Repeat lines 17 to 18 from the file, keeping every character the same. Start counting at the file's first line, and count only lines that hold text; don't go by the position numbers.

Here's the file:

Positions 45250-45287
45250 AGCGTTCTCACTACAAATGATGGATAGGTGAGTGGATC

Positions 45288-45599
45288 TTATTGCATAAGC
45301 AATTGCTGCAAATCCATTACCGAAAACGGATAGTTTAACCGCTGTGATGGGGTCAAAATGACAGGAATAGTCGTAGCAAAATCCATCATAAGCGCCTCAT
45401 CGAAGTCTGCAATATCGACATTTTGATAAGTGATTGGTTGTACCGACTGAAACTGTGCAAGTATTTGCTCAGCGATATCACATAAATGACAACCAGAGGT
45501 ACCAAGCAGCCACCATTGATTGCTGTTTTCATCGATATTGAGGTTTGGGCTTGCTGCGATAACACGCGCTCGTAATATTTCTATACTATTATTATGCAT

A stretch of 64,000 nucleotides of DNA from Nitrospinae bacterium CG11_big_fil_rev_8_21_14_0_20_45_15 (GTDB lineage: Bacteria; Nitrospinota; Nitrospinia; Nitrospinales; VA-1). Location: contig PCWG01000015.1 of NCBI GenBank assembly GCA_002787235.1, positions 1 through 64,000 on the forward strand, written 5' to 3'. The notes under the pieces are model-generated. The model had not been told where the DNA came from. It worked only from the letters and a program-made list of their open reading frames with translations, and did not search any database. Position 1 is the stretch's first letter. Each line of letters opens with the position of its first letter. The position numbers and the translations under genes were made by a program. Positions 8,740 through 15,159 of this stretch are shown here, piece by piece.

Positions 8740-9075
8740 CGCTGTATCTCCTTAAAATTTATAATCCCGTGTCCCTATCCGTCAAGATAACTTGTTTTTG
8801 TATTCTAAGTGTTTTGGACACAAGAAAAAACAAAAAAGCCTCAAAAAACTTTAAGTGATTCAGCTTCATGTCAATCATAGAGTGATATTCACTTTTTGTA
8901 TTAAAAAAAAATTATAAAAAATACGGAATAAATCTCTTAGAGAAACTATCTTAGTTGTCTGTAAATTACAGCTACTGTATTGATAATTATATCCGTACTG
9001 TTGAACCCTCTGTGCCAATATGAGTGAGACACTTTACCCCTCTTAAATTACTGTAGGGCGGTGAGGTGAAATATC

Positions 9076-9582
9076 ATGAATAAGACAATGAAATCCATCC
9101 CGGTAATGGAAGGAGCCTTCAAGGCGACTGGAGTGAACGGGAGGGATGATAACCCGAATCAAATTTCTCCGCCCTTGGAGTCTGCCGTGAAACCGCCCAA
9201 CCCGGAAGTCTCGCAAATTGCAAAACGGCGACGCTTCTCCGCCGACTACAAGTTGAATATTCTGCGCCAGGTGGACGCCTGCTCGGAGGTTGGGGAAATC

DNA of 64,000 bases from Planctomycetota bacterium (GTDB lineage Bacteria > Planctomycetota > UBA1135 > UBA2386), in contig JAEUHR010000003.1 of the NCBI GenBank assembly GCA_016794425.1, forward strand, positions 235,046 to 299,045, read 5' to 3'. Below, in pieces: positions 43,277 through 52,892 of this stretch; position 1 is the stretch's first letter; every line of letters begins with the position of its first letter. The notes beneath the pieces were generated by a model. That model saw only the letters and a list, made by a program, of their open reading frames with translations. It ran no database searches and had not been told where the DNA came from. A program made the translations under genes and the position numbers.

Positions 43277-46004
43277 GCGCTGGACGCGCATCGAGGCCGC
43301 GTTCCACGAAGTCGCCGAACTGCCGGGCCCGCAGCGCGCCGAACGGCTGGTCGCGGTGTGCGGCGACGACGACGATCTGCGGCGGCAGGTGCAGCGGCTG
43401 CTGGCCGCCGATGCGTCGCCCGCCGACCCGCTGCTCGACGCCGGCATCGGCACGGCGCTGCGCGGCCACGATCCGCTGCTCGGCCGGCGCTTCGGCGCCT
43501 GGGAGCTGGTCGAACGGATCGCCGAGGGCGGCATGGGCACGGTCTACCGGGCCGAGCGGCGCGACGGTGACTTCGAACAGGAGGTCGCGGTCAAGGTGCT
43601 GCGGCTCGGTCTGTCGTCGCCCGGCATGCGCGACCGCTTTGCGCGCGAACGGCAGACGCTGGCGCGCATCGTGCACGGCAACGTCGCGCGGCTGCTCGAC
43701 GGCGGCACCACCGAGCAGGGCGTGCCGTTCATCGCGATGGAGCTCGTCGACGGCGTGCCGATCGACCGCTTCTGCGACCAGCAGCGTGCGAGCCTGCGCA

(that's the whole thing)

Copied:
9201 CCCGGAAGTCTCGCAAATTGCAAAACGGCGACGCTTCTCCGCCGACTACAAGTTGAATATTCTGCGCCAGGTGGACGCCTGCTCGGAGGTTGGGGAAATC

DNA of 64,000 bases from Planctomycetota bacterium (GTDB lineage Bacteria > Planctomycetota > UBA1135 > UBA2386), in contig JAEUHR010000003.1 of the NCBI GenBank assembly GCA_016794425.1, forward strand, positions 235,046 to 299,045, read 5' to 3'. Below, in pieces: positions 43,277 through 52,892 of this stretch; position 1 is the stretch's first letter; every line of letters begins with the position of its first letter. The notes beneath the pieces were generated by a model. That model saw only the letters and a list, made by a program, of their open reading frames with translations. It ran no database searches and had not been told where the DNA came from. A program made the translations under genes and the position numbers.